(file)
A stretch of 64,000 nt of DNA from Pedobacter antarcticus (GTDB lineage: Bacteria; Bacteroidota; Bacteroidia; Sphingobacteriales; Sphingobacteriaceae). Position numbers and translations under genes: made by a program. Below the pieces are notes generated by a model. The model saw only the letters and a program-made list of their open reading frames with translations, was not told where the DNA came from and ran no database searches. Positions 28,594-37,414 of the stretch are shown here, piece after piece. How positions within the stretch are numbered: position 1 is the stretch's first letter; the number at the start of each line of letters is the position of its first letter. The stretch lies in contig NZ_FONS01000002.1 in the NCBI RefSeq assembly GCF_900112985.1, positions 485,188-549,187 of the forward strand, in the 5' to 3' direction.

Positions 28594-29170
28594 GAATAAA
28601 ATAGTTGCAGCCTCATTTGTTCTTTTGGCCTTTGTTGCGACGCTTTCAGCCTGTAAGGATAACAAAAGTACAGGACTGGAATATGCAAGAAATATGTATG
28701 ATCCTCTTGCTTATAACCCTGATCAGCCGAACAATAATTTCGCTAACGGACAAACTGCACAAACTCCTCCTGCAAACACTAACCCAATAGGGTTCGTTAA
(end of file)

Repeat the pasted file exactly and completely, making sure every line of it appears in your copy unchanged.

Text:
A stretch of 64,000 nt of DNA from Pedobacter antarcticus (GTDB lineage: Bacteria; Bacteroidota; Bacteroidia; Sphingobacteriales; Sphingobacteriaceae). Position numbers and translations under genes: made by a program. Below the pieces are notes generated by a model. The model saw only the letters and a program-made list of their open reading frames with translations, was not told where the DNA came from and ran no database searches. Positions 28,594-37,414 of the stretch are shown here, piece after piece. How positions within the stretch are numbered: position 1 is the stretch's first letter; the number at the start of each line of letters is the position of its first letter. The stretch lies in contig NZ_FONS01000002.1 in the NCBI RefSeq assembly GCF_900112985.1, positions 485,188-549,187 of the forward strand, in the 5' to 3' direction.

Positions 28594-29170
28594 GAATAAA
28601 ATAGTTGCAGCCTCATTTGTTCTTTTGGCCTTTGTTGCGACGCTTTCAGCCTGTAAGGATAACAAAAGTACAGGACTGGAATATGCAAGAAATATGTATG
28701 ATCCTCTTGCTTATAACCCTGATCAGCCGAACAATAATTTCGCTAACGGACAAACTGCACAAACTCCTCCTGCAAACACTAACCCAATAGGGTTCGTTAA